By John Langhorne / Guest Editorial

Positive psychology is a flip-flop – rather than study the dysfunctional, you study people who have lived exemplary lives.

A leader in this area is Martin Seligman, a psychologist who did seminal work on optimism more than 20 years ago. He has also collected data on successful people, making it possible to identify three types of “lifestyles.”

It is important to note that the number of people who have one or more of these lifestyles is currently not known. However, it is clear from day-to-day experience that many people have never considered the possibility of acting proactively to improve their lives.

What is interesting is that Seligman, a man who produced definitive studies of successful individual behavior, has not integrated his findings with those showing the impact of leadership on our lives. With this article I hope to connect these dots. First, let’s briefly explore each of the three lifestyle profiles.

The first life is the “pleasant life.” These are people who have what might be called a very high happiness quotient. They live their lives in such a fashion so that, compared to the rest of us, they are overtly very happy.

There are two issues with this lifestyle. The first is the pleasant life seems to be mostly heritable, which means it is resistant to being learned. The second characteristic is experiences of this type of happiness are, as Seligman notes, “like French ice cream.” The first few bites are great but the experience satiates very rapidly. The resulting happiness in short-lived and has little effect long-term on well-being. If this is their only lifestyle, such people may become happiness seekers.

The second lifestyle is what Seligman labels the “good life.” This is a lifestyle that has been explored in-depth by many who study the behavior of people in organizations. People who live the good life identify what their core strengths are, and then seek to find or develop situations where they can maximize those strengths as they minimize their weaknesses.

This is a characteristic of high-performance people in all walks of life, no matter how esteemed or mundane. The base belief here is to choose what you are doing (in so far as you can), and then do it as well as possible. That rather sounds like a definition of an entrepreneur.

Living a fine life is a little like playing cards. You are dealt a hand by nature and nurture, and to play that hand – that is, maximize your effectiveness – you need to read the cards, your strengths, and act in ways to maximize your strengths and minimize your weaknesses.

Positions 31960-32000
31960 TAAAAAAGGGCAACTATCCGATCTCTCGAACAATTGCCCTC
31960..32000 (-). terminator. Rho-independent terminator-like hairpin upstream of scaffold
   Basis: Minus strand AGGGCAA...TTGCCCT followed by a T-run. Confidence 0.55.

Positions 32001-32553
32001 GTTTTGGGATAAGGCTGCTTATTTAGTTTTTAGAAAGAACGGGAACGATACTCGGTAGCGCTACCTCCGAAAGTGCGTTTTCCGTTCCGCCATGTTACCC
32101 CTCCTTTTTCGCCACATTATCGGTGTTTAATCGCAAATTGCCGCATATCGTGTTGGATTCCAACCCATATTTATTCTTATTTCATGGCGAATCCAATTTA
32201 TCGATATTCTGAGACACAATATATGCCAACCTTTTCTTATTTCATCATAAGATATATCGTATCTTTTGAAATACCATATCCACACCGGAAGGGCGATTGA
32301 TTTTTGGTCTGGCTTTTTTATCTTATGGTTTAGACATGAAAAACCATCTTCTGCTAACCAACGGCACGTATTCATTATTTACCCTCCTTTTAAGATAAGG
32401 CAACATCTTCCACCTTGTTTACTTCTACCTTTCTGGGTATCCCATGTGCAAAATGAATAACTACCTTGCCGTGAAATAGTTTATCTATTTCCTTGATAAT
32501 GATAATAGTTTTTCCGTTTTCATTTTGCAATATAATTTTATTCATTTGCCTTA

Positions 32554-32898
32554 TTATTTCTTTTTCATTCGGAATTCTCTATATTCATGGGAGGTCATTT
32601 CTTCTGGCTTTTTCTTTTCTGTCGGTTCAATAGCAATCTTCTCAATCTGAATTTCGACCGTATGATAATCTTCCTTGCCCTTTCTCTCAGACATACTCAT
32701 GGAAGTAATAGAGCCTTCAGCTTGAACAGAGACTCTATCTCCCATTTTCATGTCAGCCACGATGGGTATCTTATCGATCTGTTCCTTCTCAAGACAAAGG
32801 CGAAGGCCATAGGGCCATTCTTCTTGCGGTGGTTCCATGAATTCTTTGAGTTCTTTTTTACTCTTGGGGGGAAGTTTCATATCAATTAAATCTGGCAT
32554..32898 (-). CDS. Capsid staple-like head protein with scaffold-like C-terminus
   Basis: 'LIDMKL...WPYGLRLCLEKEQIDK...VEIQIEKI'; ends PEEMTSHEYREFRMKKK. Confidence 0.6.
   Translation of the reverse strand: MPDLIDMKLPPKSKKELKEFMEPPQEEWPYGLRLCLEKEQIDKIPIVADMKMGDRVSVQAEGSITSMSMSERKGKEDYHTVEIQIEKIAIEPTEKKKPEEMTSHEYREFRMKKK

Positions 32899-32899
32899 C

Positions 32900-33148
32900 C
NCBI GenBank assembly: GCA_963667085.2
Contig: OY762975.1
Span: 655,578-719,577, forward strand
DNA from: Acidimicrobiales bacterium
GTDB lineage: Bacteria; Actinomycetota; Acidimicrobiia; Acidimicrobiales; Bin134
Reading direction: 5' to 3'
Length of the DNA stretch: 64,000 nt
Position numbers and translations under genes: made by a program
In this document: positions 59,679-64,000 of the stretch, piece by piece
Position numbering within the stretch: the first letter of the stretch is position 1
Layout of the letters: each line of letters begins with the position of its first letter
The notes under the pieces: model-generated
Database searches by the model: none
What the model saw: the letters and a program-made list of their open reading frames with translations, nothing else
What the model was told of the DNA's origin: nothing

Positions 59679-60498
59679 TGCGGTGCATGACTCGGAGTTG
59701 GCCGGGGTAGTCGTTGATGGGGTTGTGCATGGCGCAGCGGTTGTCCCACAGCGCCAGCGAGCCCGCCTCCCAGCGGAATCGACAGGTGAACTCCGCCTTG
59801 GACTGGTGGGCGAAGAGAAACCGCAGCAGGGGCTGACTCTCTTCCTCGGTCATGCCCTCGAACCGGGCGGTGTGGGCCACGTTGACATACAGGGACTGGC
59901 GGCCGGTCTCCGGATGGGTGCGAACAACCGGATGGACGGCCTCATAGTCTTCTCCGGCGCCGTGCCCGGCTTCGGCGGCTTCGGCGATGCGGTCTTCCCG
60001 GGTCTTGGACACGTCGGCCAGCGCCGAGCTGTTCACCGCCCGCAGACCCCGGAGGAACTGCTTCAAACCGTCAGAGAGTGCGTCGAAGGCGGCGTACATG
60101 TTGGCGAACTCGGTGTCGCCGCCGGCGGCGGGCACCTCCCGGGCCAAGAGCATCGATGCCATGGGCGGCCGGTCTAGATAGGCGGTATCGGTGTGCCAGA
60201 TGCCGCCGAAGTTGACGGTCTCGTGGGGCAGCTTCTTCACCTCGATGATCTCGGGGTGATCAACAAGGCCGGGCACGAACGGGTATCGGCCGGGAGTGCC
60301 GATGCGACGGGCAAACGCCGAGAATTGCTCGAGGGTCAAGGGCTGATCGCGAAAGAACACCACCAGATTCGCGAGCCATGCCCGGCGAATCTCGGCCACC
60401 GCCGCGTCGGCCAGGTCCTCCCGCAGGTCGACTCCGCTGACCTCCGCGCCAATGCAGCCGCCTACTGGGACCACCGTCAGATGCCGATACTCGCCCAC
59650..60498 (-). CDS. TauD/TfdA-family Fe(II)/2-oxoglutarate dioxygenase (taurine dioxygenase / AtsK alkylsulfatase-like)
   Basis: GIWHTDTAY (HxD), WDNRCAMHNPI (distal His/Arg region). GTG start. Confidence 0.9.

One definition of personal effectiveness is having a robust repertory of roles and knowing when and how to enact them. Enacting the good life produces “role satisfaction.” This strategy for living, most often applied in the workplace, produces significant personal satisfaction – the term psychologists use to define and study happiness. For more on this, go to http://bit.ly/CBJmotivation.

The third lifestyle is the “meaningful life” and is anchored in its core consequence. The meaningful life is the altruistic life. This research shows something we have known for some time – doing good creates a positive effect for the person enacting the behavior.

In a fascinating study, Seligman dramatically illustrates this effect by asking people to identify a person who has had a powerful and positive effect on their lives, and then write a “gratitude letter.” He then asks them to deliver and read the letter to the person. The result is dramatic, with a positive emotional effect on the enactor (learn more about Seligman’s experiment and these lifestyles in his TED talk, available at http://bit.ly/SeligmanTED). Clearly “doing well by doing good” is an effective lifestyle practice.

Recent research on leadership has largely discounted the idea that leadership is a set of characteristics. The core characteristic of leaders is there is no core characteristic. Seligman’s work shows that we have the learned capacity to improve our lives. The second two of these lifestyles are dynamic personal processes such as assessing and enacting our strengths or developing our capacity for altruism.

Such an introspective process is developmentally adaptive throughout our lifetimes. Those of us with a few decades of living know that we are not the same person we were when we left school. This is good news for most of us, because it recasts leadership from some mythical attributes to a process of developing self-awareness and using this information to enhance our functioning.

The fact that both the good life and the meaningful life are learned behaviors means that the application of these tools to our personal behavior can have a profoundly positive effect on the quality of our lives. Thus, we sometimes speak of “leading a great life.”

 

 

John Langhorne is owner and principal of Langhorne Associates www.langhorneassociates. His most recent book is Beyond IQ: Practical Steps to Find the Best You is available digitally at Amazon.